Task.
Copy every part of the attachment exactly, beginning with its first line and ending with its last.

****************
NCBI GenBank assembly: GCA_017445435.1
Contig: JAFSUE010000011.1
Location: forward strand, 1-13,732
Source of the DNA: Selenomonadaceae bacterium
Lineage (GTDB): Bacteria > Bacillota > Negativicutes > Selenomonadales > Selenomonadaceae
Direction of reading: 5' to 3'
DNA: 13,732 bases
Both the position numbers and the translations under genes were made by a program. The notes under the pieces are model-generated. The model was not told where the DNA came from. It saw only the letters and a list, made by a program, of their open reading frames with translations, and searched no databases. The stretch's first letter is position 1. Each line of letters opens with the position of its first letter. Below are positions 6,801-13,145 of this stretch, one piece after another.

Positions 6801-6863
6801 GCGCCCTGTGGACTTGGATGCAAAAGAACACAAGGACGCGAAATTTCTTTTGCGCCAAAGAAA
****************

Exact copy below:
NCBI GenBank assembly: GCA_017445435.1
Contig: JAFSUE010000011.1
Location: forward strand, 1-13,732
Source of the DNA: Selenomonadaceae bacterium
Lineage (GTDB): Bacteria > Bacillota > Negativicutes > Selenomonadales > Selenomonadaceae
Direction of reading: 5' to 3'
DNA: 13,732 bases
Both the position numbers and the translations under genes were made by a program. The notes under the pieces are model-generated. The model was not told where the DNA came from. It saw only the letters and a list, made by a program, of their open reading frames with translations, and searched no databases. The stretch's first letter is position 1. Each line of letters opens with the position of its first letter. Below are positions 6,801-13,145 of this stretch, one piece after another.

Positions 6801-6863
6801 GCGCCCTGTGGACTTGGATGCAAAAGAACACAAGGACGCGAAATTTCTTTTGCGCCAAAGAAA